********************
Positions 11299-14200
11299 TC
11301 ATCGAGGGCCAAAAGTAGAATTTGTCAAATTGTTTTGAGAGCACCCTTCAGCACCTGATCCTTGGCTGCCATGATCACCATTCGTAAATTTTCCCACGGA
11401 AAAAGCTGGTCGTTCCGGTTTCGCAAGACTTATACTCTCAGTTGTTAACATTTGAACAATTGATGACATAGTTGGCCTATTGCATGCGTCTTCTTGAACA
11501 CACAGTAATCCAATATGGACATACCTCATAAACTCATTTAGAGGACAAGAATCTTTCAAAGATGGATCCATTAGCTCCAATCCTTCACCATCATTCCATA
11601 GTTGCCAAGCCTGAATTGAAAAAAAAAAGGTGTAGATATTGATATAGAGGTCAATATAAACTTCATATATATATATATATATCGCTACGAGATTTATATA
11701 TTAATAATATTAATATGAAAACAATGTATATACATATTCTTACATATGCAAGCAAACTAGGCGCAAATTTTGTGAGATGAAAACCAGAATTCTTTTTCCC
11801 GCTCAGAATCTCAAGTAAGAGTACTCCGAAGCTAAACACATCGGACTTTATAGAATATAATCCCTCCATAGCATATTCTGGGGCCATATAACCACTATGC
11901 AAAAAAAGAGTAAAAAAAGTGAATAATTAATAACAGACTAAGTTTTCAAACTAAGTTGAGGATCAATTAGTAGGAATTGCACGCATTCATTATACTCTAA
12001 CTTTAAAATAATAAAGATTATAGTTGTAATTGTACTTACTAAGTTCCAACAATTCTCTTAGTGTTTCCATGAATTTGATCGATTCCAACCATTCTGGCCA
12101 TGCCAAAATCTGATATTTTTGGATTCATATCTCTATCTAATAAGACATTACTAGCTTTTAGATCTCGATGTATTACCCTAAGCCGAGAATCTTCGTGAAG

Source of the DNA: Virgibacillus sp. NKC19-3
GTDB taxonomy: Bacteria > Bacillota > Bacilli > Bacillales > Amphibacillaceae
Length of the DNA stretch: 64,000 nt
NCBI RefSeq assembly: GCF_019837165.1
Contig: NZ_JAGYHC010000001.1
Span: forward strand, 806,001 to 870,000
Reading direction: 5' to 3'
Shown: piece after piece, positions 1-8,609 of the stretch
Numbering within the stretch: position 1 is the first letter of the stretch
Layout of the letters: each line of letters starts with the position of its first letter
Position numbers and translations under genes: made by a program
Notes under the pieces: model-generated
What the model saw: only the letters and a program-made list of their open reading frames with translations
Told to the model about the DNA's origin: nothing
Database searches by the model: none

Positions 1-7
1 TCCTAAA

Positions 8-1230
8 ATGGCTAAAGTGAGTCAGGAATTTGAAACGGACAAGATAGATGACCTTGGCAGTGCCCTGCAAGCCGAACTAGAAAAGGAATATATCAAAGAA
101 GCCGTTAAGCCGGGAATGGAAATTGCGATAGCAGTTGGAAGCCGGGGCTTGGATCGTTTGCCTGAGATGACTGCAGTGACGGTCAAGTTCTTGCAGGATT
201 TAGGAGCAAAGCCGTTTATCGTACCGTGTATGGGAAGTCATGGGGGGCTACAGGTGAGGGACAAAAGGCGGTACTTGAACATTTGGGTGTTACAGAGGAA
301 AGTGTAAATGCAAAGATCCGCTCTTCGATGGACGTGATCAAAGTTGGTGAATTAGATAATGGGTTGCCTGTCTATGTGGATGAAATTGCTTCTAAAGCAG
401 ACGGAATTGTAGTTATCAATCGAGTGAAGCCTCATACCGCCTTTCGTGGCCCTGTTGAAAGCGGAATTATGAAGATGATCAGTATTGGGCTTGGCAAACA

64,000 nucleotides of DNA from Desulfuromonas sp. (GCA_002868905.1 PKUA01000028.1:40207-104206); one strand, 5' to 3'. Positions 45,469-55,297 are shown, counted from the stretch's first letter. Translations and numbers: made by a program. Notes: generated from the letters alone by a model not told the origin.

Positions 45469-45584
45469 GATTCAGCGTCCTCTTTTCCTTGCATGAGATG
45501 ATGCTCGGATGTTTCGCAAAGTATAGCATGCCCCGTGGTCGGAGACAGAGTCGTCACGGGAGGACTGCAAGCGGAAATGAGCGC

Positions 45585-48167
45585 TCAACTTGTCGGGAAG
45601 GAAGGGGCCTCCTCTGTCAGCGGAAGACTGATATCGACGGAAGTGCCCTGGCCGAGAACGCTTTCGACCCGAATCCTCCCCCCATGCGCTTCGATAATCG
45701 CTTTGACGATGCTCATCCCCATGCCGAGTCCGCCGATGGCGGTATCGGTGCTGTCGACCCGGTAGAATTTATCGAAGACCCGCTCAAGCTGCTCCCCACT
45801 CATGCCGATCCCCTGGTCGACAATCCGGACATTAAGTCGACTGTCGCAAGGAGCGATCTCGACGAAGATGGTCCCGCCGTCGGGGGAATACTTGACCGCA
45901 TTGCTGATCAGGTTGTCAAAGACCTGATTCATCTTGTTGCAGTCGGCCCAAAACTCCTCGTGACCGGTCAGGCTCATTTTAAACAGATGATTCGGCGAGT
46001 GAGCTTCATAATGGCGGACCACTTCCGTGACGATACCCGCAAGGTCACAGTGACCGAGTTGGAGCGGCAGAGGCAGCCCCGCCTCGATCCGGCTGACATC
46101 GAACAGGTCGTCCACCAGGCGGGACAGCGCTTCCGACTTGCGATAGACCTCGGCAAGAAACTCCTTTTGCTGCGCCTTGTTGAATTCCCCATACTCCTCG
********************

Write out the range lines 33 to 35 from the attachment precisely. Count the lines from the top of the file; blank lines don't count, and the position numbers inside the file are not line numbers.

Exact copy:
301 AGTGTAAATGCAAAGATCCGCTCTTCGATGGACGTGATCAAAGTTGGTGAATTAGATAATGGGTTGCCTGTCTATGTGGATGAAATTGCTTCTAAAGCAG
401 ACGGAATTGTAGTTATCAATCGAGTGAAGCCTCATACCGCCTTTCGTGGCCCTGTTGAAAGCGGAATTATGAAGATGATCAGTATTGGGCTTGGCAAACA

64,000 nucleotides of DNA from Desulfuromonas sp. (GCA_002868905.1 PKUA01000028.1:40207-104206); one strand, 5' to 3'. Positions 45,469-55,297 are shown, counted from the stretch's first letter. Translations and numbers: made by a program. Notes: generated from the letters alone by a model not told the origin.